Video

Video Not Even Monks Spared From Thailand’s Junta-Backed Morality Push

With Thailand’s military government firmly in control after May’s bloodless coup, authorities are carrying out plans they say are aimed at restoring discipline, morality and patriotism to all Thais. The measures include a crackdown on illegal gambling, education reforms to promote students’ moral development, and a new 24-hour phone hotline for citizens to report misbehaving monks. Steve Sandford reports from Bangkok.
Video

Video Virtual Program Teaches Farming Skills

In a fast-changing world beset by unpredictable climate conditions, farmers cannot afford to ignore new technology. Researchers in Australia are developing an online virtual world program to share information about climate change and more sustainable farming techniques for sugar cane growers. As VOA's Zlatica Hoke reports, the idea is to create a wider support network for farmers.
Video

Video Airline Expert: Missile will Show Signature on Debris

The debris field from Malaysia Airlines Flight 17 is spread over a 21-kilometer radius in eastern Ukraine. It is expected to take investigators months to sort through the airplane pieces to learn about the missile that brought down the jetliner and who fired it. VOAs Carolyn Presutti explains how this work will be done.
Video

Video Treatment for Childhood Epilepsy Heats up Medical Marijuana Debate

In the United States, marijuana is classed as an illegal drug by the federal government. But nearly half the states have legalized it, to some degree. Proponents say some strains of marijuana might have exceptional health benefits, for treating pain or inflammation in chronic conditions such as cancer, multiple sclerosis and epilepsy. Shelley Schlender reports on a strain of medical marijuana developed in Colorado that is reputed to reduce seizures in childhood epilepsy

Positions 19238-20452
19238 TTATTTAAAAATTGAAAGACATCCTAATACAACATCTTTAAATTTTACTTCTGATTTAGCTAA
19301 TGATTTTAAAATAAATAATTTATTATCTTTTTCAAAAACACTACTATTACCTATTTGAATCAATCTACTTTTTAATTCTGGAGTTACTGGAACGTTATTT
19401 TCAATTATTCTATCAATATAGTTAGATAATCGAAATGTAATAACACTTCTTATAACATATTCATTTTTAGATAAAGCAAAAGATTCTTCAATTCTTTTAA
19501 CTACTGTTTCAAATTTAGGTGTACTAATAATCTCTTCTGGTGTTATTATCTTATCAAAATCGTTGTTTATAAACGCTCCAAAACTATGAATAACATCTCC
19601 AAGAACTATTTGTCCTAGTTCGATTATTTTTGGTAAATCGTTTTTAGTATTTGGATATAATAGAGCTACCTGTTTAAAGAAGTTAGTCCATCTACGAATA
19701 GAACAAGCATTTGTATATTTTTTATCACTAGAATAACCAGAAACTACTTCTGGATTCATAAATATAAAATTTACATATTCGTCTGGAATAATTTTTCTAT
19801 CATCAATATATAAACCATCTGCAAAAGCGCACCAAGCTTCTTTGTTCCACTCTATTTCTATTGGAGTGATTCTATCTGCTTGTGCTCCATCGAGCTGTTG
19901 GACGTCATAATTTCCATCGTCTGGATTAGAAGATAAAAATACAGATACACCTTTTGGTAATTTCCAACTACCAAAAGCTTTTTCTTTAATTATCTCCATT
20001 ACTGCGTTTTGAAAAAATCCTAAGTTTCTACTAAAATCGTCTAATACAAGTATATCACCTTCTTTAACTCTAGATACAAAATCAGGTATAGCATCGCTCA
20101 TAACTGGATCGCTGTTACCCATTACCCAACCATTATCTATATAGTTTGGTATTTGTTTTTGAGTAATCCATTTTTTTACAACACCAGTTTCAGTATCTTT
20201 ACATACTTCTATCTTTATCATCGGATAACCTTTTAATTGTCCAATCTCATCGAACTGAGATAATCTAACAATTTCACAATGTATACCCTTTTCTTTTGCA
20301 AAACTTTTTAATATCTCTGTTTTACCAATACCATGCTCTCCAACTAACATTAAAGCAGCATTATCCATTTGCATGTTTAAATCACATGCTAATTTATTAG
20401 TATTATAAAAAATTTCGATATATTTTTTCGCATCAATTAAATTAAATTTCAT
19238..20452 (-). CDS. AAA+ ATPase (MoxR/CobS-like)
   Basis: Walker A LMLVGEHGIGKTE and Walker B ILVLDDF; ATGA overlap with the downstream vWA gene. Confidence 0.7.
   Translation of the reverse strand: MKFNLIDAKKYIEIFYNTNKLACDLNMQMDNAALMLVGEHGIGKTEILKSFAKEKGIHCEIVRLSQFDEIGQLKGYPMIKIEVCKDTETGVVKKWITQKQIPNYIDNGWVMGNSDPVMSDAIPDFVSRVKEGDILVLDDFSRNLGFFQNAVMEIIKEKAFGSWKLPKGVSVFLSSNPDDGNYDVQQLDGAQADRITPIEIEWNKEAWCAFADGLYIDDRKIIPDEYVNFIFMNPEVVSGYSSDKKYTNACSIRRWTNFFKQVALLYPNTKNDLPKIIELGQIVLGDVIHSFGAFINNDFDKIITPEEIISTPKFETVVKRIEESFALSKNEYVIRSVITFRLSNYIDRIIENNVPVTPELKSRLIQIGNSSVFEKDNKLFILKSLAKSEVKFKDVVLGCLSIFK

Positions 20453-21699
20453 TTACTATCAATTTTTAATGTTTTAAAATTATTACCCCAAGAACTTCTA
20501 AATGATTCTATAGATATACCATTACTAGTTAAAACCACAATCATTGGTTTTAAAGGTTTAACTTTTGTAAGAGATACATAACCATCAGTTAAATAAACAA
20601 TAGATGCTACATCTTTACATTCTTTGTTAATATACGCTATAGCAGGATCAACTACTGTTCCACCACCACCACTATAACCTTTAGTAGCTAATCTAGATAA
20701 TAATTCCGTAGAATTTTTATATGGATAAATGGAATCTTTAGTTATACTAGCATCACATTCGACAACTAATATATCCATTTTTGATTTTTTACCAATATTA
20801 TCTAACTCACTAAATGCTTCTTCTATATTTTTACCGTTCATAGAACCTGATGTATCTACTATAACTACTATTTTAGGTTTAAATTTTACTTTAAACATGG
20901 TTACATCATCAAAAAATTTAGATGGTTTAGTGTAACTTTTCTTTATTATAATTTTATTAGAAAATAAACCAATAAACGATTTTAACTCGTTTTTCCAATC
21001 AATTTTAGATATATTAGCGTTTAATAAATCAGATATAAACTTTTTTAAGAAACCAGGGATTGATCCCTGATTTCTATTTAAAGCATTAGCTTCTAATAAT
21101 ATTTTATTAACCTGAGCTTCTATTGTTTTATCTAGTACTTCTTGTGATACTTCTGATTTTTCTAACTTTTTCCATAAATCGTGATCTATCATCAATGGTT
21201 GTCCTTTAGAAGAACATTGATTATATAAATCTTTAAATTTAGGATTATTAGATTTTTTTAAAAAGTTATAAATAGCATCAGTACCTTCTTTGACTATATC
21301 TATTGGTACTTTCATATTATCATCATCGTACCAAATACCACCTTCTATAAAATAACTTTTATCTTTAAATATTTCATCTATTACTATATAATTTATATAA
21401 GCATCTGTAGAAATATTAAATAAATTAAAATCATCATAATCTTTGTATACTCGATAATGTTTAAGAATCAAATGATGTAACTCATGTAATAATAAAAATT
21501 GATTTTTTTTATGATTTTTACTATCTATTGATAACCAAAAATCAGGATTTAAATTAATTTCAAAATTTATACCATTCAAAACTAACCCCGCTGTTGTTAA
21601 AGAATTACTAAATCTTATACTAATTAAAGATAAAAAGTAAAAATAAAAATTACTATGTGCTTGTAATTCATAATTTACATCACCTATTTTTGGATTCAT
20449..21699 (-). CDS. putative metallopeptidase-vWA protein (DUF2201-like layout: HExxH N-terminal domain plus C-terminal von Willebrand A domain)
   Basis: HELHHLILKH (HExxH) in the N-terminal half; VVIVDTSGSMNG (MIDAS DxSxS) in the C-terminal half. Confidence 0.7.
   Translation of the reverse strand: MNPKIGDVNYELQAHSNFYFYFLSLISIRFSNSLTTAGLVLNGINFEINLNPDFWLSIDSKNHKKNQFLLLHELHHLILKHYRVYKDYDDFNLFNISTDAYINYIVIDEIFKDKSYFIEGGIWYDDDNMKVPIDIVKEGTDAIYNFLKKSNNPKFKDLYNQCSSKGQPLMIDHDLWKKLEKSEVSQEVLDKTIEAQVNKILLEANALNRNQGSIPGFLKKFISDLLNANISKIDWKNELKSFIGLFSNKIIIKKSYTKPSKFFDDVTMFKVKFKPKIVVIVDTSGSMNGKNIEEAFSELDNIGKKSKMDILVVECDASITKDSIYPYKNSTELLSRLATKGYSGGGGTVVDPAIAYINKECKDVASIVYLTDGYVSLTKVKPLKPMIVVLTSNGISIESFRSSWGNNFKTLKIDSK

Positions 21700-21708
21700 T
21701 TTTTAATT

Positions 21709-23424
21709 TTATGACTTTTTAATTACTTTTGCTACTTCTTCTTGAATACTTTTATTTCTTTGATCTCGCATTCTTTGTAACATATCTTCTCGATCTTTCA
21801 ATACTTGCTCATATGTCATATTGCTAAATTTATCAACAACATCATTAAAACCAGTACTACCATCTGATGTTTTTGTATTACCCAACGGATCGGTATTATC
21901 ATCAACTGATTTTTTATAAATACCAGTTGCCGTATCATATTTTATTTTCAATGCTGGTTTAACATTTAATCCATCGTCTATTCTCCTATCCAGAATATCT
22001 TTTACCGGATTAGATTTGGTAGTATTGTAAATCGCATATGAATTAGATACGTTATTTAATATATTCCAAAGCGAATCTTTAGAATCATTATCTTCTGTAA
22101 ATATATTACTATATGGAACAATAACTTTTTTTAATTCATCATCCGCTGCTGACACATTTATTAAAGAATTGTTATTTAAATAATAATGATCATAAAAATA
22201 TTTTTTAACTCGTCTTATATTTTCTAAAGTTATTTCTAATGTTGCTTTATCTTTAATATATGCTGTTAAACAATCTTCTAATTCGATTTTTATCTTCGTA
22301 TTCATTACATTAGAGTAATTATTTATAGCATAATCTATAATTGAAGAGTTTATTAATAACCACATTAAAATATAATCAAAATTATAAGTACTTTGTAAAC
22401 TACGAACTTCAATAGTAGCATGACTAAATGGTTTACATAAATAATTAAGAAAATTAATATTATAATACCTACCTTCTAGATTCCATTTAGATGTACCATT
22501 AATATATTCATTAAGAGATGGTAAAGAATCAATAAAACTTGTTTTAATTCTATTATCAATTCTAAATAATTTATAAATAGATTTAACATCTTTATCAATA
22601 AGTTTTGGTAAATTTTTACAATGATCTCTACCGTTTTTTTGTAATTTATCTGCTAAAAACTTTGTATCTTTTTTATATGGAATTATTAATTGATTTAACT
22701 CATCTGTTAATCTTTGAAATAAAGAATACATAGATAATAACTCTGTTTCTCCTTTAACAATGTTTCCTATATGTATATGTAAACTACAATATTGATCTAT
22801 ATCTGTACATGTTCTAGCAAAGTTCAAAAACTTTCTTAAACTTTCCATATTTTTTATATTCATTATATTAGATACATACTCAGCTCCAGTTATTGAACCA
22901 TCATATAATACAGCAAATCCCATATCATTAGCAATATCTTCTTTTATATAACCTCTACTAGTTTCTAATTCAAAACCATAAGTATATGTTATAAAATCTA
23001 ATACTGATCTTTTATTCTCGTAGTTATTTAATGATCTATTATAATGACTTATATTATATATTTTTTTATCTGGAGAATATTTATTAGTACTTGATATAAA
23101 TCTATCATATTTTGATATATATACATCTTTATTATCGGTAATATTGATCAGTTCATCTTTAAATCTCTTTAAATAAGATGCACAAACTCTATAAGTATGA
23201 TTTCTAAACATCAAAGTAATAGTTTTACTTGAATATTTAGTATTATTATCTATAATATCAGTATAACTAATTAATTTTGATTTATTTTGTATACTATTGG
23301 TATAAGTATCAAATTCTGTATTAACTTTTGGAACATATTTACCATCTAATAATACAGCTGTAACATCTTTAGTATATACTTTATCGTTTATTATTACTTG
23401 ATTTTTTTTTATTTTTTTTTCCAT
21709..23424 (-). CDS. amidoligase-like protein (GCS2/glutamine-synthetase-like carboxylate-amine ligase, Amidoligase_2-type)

Video

Video Airbus Adds Metal 3D Printed Parts to New Jets

By the end of this year, European aircraft manufacturing consortium Airbus plans to deliver the first of its new, extra-wide-body passenger jets, the A350-XWB. Among other technological innovations, the new plane will also incorporate metal parts made in a 3-D printer. VOA's George Putic has more.
Video

Video AIDS Conference Welcomes Exciting Developments in HIV Treatment, Prevention

Significant strides have been made in recent years toward the treatment and prevention of HIV, the virus that causes AIDS. This year, at the International AIDS Conference, the AIDS community welcomed progress on a new pill that may prevent transmission of the deadly virus. VOA’s Anita Powell reports from Melbourne, Australia.
Video

Video IAEA: Iran Turns its Enriched Uranium Into Less Harmful Form

Iran has converted its stockpiles of enriched uranium into a less dangerous form that is more difficult to use for nuclear weapons, according to the United Nations’ Atomic Energy Agency. The move complies with an interim deal reached with Western powers on Iran's nuclear program last year, in exchange for easing of sanctions. Henry Ridgwell reports for VOA from London.

AppleAndroid